In terms of our diet, Vitamin E is particularly concentrated in nuts and cooking oils. You can find it in ingredients like:

43. Extra virgin olive oil (especially cold-pressed)

44. Sunflower Seeds

45. Peanuts

46. Grapeseed oil

47. Safflower oil

48. Swiss chard

49. Butternut squash

50. Trout

Avocados (and avocado oil)




Zinc isn’t exactly the most talked-about nutrient. But actually, it’s one of the most studied treatments for acne and other inflammatory skin conditions, from eczema to rosacea.

Zinc is an anti-inflammatory, helping reduce swelling and irritation. It also fights viruses and bacteria, making it potentially helpful for clearing and preventing breakouts. As an antioxidant, it protects your skin from environmental damage. It may even help reduce acne scarring!

Because zinc studies are still trying to establish the ideal topical treatment, dietary intake is the best way to ensure your zinc levels are up to snuff. Look for zinc in:

51. Oysters

52. Crab

53. Clams

54. Lobster

55. Mussels

56. Chickpeas

57. Lentils

58. Cashews

59. Pumpkin seeds

60. Dark chocolate




The antioxidant selenium is another nutrient that can protect your skin from the dangers of environmental exposure, such as UV radiation.

It’s also considered a necessary nutrient for healthy skin, as selenium deficiency can lead to some dangerous conditions and skin abnormalities.

Don’t worry, though. Maintaining selenium levels doesn’t require a lot of special maintenance or extra supplements. You can consume plenty of selenium through the following:

61. Brazil nuts

62. Halibut

63. Snapper

64. Shrimp

65. Cottage cheese







Other antioxidants:

We’ve talked a lot about antioxidants so far — like vitamins A, C, and E, not to mention zinc and selenium. But these aren’t all! Many other antioxidants are also helping to guard your complexion against radiation and environmental damage.

You don’t need to memorize all their names, thank goodness. Instead, you can help your skin by targeting these foods that bring more antioxidants into your diet!

66. Green tea

67. Red grapes

68. Blueberries

69. Blackberries

70. Cherries

71. Goji berries

72. Cranberries

73. Turmeric

Dark chocolate





Mixed berry tart



“Umm, aren’t probiotics just good bacteria for helping your digestion? What’s that got to do with clear skin?”

We are so glad you asked! It all has to do with a phenomenon known as the gut-brain-skin axis. Basically, a lot of our physical health can be tied back to the conditions in our digestive tract, including the health of our skin.

An unhealthy gut can have a significant impact on the presence and severity of acne. One factor is a link between imbalanced digestive bacteria and insulin resistance, which can lead to severe breakouts

On the other hand, good digestive health can help relieve inflammation, easing the redness and puffiness of acne.

And what’s the best way to ensure a healthy balance of friendly gut bacteria? Probiotics! Find them in:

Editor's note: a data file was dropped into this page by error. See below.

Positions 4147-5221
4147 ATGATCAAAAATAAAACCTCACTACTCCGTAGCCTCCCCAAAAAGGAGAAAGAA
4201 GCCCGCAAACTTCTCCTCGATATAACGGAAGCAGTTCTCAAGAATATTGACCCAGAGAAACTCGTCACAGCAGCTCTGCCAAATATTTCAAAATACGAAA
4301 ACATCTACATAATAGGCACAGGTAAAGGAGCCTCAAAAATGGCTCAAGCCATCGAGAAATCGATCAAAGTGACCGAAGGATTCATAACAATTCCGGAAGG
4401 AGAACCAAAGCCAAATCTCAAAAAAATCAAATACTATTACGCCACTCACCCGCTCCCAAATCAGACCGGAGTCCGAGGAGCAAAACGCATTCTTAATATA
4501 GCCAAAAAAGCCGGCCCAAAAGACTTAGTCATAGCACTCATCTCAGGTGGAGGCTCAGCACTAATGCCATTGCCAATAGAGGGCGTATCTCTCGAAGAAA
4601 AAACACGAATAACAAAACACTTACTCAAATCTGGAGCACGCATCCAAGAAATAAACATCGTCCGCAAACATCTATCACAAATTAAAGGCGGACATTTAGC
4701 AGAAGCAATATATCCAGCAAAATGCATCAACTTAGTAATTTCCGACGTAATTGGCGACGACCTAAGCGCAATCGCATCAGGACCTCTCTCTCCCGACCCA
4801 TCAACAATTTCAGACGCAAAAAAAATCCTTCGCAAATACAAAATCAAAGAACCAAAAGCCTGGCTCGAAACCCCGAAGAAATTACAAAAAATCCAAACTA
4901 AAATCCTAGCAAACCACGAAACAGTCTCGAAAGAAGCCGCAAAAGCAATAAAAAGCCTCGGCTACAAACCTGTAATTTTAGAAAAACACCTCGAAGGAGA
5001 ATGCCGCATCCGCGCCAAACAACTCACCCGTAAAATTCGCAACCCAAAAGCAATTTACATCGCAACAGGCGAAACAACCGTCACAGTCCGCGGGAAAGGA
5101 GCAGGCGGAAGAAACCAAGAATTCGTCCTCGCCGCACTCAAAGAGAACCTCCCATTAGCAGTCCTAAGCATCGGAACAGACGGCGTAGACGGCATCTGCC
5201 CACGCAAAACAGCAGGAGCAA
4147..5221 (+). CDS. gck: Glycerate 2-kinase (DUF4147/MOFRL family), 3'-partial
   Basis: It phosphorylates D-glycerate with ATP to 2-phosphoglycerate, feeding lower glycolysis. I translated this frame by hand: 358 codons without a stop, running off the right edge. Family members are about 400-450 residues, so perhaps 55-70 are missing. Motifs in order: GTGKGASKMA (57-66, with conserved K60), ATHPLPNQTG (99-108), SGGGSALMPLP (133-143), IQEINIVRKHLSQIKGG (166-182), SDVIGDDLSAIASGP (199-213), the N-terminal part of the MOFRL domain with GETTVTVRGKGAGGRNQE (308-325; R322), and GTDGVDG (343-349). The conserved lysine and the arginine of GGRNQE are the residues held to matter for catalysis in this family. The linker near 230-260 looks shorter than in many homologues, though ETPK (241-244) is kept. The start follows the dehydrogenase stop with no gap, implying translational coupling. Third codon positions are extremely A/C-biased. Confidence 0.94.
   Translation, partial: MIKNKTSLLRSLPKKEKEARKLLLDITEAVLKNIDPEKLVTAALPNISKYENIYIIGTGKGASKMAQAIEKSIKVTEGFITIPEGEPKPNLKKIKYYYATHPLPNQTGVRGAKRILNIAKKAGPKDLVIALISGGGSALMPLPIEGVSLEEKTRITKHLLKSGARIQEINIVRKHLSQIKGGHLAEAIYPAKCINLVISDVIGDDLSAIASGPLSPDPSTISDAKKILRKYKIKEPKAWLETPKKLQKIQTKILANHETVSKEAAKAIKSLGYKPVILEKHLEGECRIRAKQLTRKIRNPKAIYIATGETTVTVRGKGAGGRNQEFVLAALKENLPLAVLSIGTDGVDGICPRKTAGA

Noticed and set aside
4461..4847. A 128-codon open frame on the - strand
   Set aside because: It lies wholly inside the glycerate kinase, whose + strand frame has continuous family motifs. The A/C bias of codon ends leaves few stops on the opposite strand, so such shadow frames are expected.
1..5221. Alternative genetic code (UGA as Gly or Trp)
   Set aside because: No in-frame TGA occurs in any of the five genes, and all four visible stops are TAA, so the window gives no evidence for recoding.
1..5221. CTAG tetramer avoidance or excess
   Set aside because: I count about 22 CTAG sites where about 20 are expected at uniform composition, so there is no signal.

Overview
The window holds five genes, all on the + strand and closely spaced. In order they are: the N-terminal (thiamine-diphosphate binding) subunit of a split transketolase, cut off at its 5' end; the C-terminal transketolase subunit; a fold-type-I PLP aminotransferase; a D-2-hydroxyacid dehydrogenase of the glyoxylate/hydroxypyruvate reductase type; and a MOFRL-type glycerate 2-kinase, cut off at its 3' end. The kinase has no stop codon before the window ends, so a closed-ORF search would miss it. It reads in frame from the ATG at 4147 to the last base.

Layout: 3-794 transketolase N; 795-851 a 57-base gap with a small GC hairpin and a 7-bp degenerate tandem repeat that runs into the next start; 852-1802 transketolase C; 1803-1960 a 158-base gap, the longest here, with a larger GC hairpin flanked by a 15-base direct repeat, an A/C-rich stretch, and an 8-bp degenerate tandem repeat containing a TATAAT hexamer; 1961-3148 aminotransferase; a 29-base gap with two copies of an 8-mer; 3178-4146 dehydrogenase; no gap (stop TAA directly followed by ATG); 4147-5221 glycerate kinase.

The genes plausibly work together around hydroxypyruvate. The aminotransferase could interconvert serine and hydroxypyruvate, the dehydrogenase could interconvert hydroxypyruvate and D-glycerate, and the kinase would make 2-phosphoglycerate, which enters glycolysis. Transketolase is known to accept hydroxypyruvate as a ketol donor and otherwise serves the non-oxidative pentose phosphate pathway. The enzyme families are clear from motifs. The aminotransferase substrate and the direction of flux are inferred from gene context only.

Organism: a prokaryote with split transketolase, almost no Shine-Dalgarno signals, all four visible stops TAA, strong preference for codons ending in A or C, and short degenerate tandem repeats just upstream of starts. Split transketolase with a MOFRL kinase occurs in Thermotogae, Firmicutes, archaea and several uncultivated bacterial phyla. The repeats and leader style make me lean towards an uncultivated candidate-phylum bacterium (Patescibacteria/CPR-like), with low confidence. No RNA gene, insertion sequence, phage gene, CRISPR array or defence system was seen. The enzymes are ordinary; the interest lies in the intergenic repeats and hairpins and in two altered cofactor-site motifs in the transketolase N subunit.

74. Kombucha

75. Sauerkraut

76. Anything pickled

77. Yogurt with live active cultures

78. Kefir

79. Miso

Prebiotic fiber:

If probiotic foods are the leading ladies of digestive health, then prebiotics better be nominated for Best Supporting Actress. Like probiotics, prebiotic fiber improves the health and clarity of your skin by first improving the health and efficiency of your gut.

Prebiotic fiber does this by supporting the probiotics’ good bacteria and making it possible for those bacteria to thrive and multiply. Including a few sources of prebiotic fiber in your diet will make those probiotics work harder, better, faster, and stronger!

Consume prebiotic fiber with a nice helping of:

80. Garlic

81. Leeks

82. Dandelion greens

83. Asparagus 

84. Chicory

85. Jerusalem artichokes

86. Onions

87. Bananas

88. Barley

89. Oats

90. Apples

91. Jicama

92. Seaweed

Non-dairy swaps:

We’ve talked before about the potentially acne-inducing effects of dairy, specifically milk. If you’re concerned that milk is contributing to your skin woes, try some of these non-dairy alternatives.

93. Coconut milk

94. Oat milk

95. Almond milk

96. Hazelnut milk

97. Cashew milk

(Some sources recommend against nut milks, claiming that their Omega-6 levels can contribute to inflammation. But the most recent research debunks this claim. Just be sure you’re also getting enough Omega-3 so that these healthy nutrients are well-balanced!)


This one is a game-changer for people recovering from particularly severe skin conditions. If your skin problems cause significant scarring or damage — say, from something like extreme cystic acne — then your body is not only fighting the cause, but is also trying to heal and rebuild.

Protein is absolutely essential for wounds to repair themselves, including that damage on the surface of your skin. So to speed along recovery and lessen your chances of scarring, make sure you’re eating adequate amounts of protein!

Top choices include:

98. Whey protein powder

99. Chicken





Clear Skin MVPs infographic

Anna Denson
Written by
Anna Denson
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Anna is a Copywriter at Averr Aglow. A not-so-secret nerd, she loves books with swords and never gets tired of Alien or Jurassic Park. Also a total foodie, she has an unnecessarily large cookbook collection. When not busy writing, Anna travels the world and dotes on her two spoiled cats, Waffle and Fanta.